Today is the day. It seems I have been preparing for this day for over 6 months. I am projecting my dissertation final project into public space, guerilla style. This Is Public Art consists of london cctv footage that is intermittently interrupted with the text: this is public art. I will be projecting the footage back into the space where the footage originated, near Saint Paul’s tube station, in full view of the camera that gave birth to my piece and possibly the same surveiller who helped me set up the camera to my aesthetic taste.
My anxiety is running high. With a lack of technical support from my sociology-based visual program, I have yet to confirm if, in fact, a hand held generator will in fact power the data projector for a half an hour without a power surge. Apparently, the tool rental technician advised me not to power such equipment with their generator, even with a power surge protector, which they will rent to me for an extra tener. The data projector, I acquired, is not insured, of course.
But perhaps I won’t even get that far, projecting into public space, I mean. The police are quite fast here, I have noticed, with all the terrorism hoopla, which is the point. When I was in the bank control room taking portraits of the lovely chief inspector (nice ass, I have never really been drawn to men in uniform…) I couldn’t help but notice that one of the operators had noticed some kind of disturbance and dispatched someone, I am assuming by foot, to go check it out. And when I was setting up for another portrait just outside the Liverpool Street Station, the foot patrol were on me really quick-like. I would like to know if terrorists are really so clumsy as to use medium format cameras and tripods.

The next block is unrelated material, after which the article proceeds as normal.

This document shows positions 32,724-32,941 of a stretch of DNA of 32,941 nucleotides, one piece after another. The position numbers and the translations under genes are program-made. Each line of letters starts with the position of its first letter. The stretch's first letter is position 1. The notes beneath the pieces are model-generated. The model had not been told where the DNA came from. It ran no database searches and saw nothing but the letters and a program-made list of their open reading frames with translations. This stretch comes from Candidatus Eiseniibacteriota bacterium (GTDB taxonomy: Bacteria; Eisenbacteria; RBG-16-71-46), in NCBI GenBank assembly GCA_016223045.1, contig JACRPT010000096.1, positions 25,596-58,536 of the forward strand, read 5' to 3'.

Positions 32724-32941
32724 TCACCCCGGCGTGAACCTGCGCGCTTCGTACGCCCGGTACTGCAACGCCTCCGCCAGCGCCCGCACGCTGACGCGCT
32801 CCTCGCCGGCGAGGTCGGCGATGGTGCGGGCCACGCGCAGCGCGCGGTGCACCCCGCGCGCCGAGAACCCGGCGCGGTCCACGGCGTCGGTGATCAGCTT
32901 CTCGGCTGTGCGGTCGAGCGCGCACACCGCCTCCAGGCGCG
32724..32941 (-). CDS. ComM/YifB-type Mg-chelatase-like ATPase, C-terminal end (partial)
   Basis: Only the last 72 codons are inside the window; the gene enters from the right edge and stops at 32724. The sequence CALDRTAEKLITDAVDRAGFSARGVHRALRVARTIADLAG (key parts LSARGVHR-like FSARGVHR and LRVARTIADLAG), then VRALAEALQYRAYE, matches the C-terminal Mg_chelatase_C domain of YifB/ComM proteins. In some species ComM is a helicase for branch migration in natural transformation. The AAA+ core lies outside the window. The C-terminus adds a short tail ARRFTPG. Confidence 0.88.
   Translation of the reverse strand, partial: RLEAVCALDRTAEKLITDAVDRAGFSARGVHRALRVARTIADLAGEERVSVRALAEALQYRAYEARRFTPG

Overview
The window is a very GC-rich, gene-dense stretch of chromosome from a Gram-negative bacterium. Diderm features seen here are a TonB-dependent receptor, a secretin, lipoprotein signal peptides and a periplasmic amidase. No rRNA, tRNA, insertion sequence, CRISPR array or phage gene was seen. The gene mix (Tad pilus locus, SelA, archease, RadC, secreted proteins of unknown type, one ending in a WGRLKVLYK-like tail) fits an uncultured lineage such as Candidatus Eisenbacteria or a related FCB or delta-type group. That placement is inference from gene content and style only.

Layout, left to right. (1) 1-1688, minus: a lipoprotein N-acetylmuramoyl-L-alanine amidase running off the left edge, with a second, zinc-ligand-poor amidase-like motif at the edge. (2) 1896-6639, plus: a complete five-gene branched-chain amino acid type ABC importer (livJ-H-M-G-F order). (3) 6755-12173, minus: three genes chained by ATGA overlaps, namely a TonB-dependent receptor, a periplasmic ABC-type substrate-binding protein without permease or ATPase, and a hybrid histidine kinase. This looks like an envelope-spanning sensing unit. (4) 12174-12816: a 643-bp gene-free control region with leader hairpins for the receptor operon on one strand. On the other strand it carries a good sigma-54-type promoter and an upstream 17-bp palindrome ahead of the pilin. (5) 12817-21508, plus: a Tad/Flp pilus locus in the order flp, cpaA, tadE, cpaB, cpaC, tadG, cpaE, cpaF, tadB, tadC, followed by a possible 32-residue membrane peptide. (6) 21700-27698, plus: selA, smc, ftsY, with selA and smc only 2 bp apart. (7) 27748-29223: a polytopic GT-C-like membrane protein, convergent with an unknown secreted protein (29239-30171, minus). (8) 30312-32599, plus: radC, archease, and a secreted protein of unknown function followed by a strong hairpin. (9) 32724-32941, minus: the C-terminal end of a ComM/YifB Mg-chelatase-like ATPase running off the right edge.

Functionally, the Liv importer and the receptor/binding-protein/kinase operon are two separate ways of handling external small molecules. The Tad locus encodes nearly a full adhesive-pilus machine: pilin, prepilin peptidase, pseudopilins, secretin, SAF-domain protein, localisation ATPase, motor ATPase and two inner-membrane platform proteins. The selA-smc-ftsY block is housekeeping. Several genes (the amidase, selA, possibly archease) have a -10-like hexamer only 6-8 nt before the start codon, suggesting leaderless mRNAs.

I guess my question, as I set out to start me day is: If I am successful with this project, as in if I get to project a half hour of footage into the space unattended to, what does that say about my project and my dissertation argument? Only failing will prove my point.